|Bisbee Family Connection|
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Erastus D. Reynolds stood 5 feet, 11 and one-half inches tall, weighed about 130 pounds, had light complexion and light hair, and had gray eyes. According to neighbors, he was a strong, robust young man prior to his enlistment in Company H, 15th New York Engineers, on 1 September 1864. In early April 1865, while in camp at City Point, Virginia, he became ill with severe and chronic diarrhea that was treated by an Army Surgeon with quinine. On 10 April his command departed camp. About the middle of May, 1865, four miles from Manchester, Virginia, he was among a group of men compelled to build a corduroy road and lift Army wagons that had become mired. Weakened by his illness, an accident of some sort injured Erastus in his right side and he became unconscious. An ambulance took him back to his camp at Manchester, but because he had a great "dread of hospitals," he remained with his command. Relieved of his knapsack, blankets, cartridges, etc., by a companion, he straggled along until they reached Arlington Heights, near Washington, D.C. There he was sent to Elimira, New York and immediately furloughed. He was honorably discharged at Fort Barry, Virginia, 13 June 1865.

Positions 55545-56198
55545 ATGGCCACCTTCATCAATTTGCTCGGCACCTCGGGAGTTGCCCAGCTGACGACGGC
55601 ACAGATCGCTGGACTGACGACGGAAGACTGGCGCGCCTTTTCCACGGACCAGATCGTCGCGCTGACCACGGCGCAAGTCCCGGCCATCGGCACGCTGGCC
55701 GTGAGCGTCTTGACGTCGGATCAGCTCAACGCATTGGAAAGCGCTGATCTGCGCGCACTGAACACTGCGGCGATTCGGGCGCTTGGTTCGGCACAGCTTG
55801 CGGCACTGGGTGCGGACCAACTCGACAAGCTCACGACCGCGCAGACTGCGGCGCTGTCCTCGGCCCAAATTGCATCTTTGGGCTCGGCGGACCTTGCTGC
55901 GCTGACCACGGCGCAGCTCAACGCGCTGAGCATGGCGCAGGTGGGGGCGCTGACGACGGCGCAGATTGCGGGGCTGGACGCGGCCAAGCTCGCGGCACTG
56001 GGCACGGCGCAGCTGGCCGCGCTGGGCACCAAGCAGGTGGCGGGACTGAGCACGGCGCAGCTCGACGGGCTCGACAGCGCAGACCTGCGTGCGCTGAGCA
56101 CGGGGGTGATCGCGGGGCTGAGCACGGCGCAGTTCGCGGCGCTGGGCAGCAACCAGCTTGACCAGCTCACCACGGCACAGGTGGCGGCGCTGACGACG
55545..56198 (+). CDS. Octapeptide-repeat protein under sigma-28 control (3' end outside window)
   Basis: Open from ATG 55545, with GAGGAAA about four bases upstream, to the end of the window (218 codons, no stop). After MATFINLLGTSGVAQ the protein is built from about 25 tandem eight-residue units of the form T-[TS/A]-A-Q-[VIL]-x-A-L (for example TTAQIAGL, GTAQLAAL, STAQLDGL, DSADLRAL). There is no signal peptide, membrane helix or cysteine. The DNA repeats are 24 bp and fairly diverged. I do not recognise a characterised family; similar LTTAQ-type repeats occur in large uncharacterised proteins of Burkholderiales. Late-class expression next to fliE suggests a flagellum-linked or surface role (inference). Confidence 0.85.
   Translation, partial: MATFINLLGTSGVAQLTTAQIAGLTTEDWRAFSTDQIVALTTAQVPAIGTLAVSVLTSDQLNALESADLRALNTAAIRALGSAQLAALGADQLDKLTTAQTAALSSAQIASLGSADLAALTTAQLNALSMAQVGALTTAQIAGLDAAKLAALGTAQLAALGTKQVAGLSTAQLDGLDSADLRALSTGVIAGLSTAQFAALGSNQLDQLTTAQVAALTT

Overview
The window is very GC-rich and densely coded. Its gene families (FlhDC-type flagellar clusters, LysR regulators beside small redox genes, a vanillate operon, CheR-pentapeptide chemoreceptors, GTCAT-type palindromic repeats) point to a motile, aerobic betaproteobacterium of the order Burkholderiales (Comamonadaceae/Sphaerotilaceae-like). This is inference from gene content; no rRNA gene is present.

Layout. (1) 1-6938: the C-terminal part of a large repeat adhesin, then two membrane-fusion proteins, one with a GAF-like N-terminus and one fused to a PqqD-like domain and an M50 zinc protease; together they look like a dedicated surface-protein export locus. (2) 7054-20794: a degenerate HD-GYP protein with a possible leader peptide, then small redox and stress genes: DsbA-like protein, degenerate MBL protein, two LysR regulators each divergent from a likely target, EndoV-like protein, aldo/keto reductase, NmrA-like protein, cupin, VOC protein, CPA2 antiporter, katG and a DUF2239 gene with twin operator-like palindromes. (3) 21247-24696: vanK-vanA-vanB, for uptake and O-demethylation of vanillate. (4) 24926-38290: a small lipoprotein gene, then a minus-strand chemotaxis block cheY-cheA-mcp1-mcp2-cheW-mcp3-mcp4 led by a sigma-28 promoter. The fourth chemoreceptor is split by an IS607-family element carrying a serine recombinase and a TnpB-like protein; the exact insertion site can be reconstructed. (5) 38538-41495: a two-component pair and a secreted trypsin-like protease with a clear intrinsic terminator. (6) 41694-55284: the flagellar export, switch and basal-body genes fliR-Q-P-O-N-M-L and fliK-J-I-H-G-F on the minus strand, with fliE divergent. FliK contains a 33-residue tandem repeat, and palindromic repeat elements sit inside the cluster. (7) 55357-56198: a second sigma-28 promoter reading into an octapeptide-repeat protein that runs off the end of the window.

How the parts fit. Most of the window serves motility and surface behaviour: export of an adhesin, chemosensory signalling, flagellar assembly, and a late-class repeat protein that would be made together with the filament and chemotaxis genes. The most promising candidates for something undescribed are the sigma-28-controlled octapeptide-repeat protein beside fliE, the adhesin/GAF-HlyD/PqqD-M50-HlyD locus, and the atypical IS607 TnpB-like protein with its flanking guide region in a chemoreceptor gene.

For the rest of his life Erastus Reynolds coughed up blood, had severe pain in his side, and was diagnosed with an ulcerated lung. Your humble compiler is a complete medical layman, but it seems possible that Erastus, weakened from dysentary, had an accident on the cordury road, perhaps a wagon slipped, and broke a rib that punctured his lung.
Some years after the War, Erastus married Ruth Ann Bisbee, a neighbor and possibly his first cousin. Ruth Ann had two children from a previous marriage, and she and Erastus had two more together.
Erastus died in 1884 and was survived by his wife who died in 1906. At that time, his son, Frank L. Reynolds was judged to be a "helpless" child and continued to receive his father's Civil War pension benefits until he died in 1949. Ruth Ann Reynolds left a Will directing that her eldest son by a previous marriage, Addison Reynolds, take care of Frank during his lifetime. Addison became Frank's guardian and looked after him until his own death in 1942, at which time Frank went to live with his natural sister, Mrs. Mary Jane Gorndt. Guardianship of Frank Reynolds was assigned by the Court to a Trust Company in Pittsburgh.
Frank's sister, after speaking with a neighbor who convinced her that Frank's pension would lead to government interference in their lives, attempted to stop the Veterans Administration from making any further benefit payments.